STAN and Ollie. Laurel and Hardy. A pair adored and loved for generations. Stanley Arthur Jefferson and Norvell Hardy are quite simply the funniest men who ever lived.
Their influence seen in almost every comic double-act since, whether that be Abbott and Costello, Little and Large, The Two Ronnies or Morcambe and Wise.
Stan Laurel was born 125 years ago today and to celebrate that milestone, Vue cinemas at the Omni Centre are hosting a rare big screen outing for two of their most famous films, Sons of the Desert and County Hospital.
The screening, part of a nationwide celebration that has seen Laurel and Hardy outsell Jurassic World in some cinemas was the brainchild of Ross Owen, founder of the Laurel and Hardy Forum.
“A Laurel and Hardy revival is well overdue and with the 125th anniversary of Stan Laurel’s birth, we felt the time was right to do something special,” he says.
“The last big revival of Laurel and Hardy was back in 1975 when they reached No 2 in the UK charts with Trail Of The Lonesome Pine, held off from the number one spot by Queen’s Bohemian Rhapsody.
“Even into the 80’s the BBC regularly showed the Laurel and Hardy classic shorts on BBC2.
“Since those days, apart from loyal fans from The Sons Of the Desert, the international Laurel and Hardy Appreciation Society, flying the flag, there has been virtually nothing in recent years to introduce younger generations to Laurel and Hardy.
“The aim of these screenings is to invite families to come to the cinema; grandparents, mums, dads and the kids.
“We want to encourage people to put down their ipods, tablets, iphones and laptops for a couple of hours and come along and enjoy good family entertainment in the company of Laurel and Hardy... in a cinema... with a packed audience.
“The way they were made to be seen.”
In Sons of the Desert, Stan and Ollie are members of eponymous fraternal organisation. The boys are sworn in to attend the annual convention in Chicago, but realise they will need to somehow trick their wives into letting them go.
The only way out is to come up with a subterfuge for the wives - and Ollie’s plan is to have Stan bring a doctor, and bribe him to pretend Ollie needs convalescence in Honolulu for his nervous condition.
The short, County Hospital, perhaps one of their most famous short films, finds Stan visiting Ollie in hospital, bringing a gift of some hard-boiled eggs and nuts, which he proceeds to eat himself.
The celebration started as the result of a single Tweet on the social media network Twitter, reveals Owen.
He explains, “Back in April 2014 I sent the following tweet from my twitter account @stan_and_ollie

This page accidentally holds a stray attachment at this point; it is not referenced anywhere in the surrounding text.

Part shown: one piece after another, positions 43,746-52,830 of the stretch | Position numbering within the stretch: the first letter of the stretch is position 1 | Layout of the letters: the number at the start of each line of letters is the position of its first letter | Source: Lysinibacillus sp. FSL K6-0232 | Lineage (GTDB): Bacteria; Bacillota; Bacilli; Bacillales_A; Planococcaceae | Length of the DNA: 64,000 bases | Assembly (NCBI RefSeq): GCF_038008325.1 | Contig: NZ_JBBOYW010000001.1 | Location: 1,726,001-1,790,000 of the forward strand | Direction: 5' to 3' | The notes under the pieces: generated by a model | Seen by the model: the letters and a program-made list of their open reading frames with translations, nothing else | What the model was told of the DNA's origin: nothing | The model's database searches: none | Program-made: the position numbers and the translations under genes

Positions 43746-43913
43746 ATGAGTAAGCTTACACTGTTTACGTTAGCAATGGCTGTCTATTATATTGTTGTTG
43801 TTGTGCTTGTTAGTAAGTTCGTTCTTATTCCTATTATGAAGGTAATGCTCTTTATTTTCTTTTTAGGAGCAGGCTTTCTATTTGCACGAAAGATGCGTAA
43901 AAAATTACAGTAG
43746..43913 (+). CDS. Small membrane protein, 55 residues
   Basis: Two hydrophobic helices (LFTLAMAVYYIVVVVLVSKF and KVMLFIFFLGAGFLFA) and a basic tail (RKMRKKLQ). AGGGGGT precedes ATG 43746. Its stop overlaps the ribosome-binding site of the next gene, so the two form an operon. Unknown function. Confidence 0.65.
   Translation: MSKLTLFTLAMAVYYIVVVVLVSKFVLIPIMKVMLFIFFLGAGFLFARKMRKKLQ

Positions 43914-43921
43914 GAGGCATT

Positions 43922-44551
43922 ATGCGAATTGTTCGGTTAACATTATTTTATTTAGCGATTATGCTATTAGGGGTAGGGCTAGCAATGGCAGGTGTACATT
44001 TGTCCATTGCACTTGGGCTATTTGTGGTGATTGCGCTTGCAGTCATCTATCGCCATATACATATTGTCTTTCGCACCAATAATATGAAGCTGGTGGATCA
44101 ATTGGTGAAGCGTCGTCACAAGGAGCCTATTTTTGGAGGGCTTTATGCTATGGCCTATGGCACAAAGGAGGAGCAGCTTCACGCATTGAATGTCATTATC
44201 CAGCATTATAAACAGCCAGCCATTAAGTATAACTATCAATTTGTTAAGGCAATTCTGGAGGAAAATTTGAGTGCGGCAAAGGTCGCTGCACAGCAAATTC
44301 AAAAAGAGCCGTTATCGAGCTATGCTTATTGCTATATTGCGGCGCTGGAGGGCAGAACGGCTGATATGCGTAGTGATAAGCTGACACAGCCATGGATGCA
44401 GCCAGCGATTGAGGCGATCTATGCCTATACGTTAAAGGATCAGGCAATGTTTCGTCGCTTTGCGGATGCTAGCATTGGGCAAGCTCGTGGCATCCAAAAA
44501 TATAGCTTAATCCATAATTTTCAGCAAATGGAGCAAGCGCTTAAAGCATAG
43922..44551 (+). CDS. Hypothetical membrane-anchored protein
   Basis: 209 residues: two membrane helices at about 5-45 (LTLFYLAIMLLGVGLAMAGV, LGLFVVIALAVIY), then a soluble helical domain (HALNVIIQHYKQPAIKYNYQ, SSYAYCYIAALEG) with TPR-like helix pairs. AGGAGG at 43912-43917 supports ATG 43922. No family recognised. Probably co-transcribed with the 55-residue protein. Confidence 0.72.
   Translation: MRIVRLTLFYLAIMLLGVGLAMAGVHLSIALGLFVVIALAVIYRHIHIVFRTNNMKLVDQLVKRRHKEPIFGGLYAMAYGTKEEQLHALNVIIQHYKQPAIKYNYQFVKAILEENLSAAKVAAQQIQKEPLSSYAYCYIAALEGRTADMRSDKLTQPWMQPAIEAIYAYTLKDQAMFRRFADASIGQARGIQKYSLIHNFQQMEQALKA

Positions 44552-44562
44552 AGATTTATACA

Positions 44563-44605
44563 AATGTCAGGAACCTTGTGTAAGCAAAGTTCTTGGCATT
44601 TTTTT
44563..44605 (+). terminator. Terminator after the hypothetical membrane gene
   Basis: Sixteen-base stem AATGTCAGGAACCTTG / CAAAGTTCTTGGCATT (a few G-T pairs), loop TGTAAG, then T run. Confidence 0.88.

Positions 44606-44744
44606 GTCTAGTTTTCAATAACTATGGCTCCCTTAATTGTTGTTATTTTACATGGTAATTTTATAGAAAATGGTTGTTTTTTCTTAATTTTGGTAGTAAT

#LaurelAndHardy films were made to be seen on the big screen with a big audience. If you ever get that chance... don’t miss it!!
“It wasn’t until someone tweeted back, “Where can we see them in a cinema?” that I realised it was time for a major Laurel and Hardy revival.
“I knew Stan Laurel’s 125th birthday was coming up so I decided to do some research and make some enquiries with a view to getting the boys back on the big screen.
“I tweeted Showcase Cinemas and asked them if they would be interested in showing Laurel and Hardy on the big screen which resulted in an email from director of event cinema at Showcase, James Dobbin who quickly embraced the idea and it wasn’t long before other cinemas such as Vue came on board.
“We’ve now got Laurel and Hardy playing in selected cinemas across the UK and Ireland throughout June.
“The demand is so high, not only here but throughout Europe and the USA, that we’re already planning on more screenings worldwide later in the year.
“What started as a single tweet has turned into the beginning of the biggest Laurel and Hardy revival since 1975. What better way to introduce the boys to the next generation.”
Laurel and Hardy Double Bill, Vue, Omni Centre, tonight, 7.30pm, £10-£14.30, www.myvue.com
STAN and Ollie visited the Capital on four occasions. In 1932 thousands of fans welcomed them to the city at the Waverley. They stayed at the North British Station Hotel, visited the Castle and then appeared at The Playhouse, then a cinema.
Fifteen years later, in 1947, they returned, staying at The Caledonian for a week, during which they made many public appearances and selling out the Empire Theatre, now the Festival Theatre.
Five years on they were back, again playing the Empire. In 1954 the pair visited Edinburgh for the final time.